As with any journey, we all start somewhere, and for many of us that place was beauty school. The beauty school experience, while shared, can vary considerably; some schools provide an excellent education and prepare students for the realities of salon work, while others do not. That’s to be expected because beauty schools exist to provide the basic knowledge necessary to pass a licensing examination (written and practical, in most states). Given the amount of time and money invested, it’s not the most efficient way to learn, but we need to make the best of it if we want to be licensed manicurists/nail technicians. Ultimately, it’s up to the individual student to seek the additional education, training and experiences to succeed as a licensee.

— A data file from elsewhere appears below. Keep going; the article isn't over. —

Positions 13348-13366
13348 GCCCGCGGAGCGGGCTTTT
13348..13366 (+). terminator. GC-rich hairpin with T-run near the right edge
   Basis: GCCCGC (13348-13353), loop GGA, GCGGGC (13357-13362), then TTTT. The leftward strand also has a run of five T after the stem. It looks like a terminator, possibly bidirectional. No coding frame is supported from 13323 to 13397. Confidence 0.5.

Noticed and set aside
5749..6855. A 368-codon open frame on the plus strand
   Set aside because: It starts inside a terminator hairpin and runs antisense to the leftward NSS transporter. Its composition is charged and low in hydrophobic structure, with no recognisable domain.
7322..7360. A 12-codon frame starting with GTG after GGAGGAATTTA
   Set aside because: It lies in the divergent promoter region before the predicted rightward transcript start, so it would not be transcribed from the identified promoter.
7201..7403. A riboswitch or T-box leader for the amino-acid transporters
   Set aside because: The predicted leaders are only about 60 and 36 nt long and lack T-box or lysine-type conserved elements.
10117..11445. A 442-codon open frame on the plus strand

Immediately after beauty school, new licensees have options; some licensees feel prepared not only for the realities of salon work, but for the responsibilities of salon ownership. If only it were that simple. As a licensee and salon owner who’s never worked as a salon employee, I can understand the appeal. While in beauty school, I definitely planned to work for myself. However, I can also attest to the unlikelihood of success. Even with resources (primarily money), inexperienced salon owners and manicurists struggle to provide quality services, build a loyal clientele and maintain adequate cash flow. That’s the reason why I encourage aspiring salon owners and newly licensed manicurists to seek salon employment as their first position after beauty school, even if being an employee is not their ultimate goal. Why repeat the same mistakes made by others when you could be learning and earning without significant financial risk?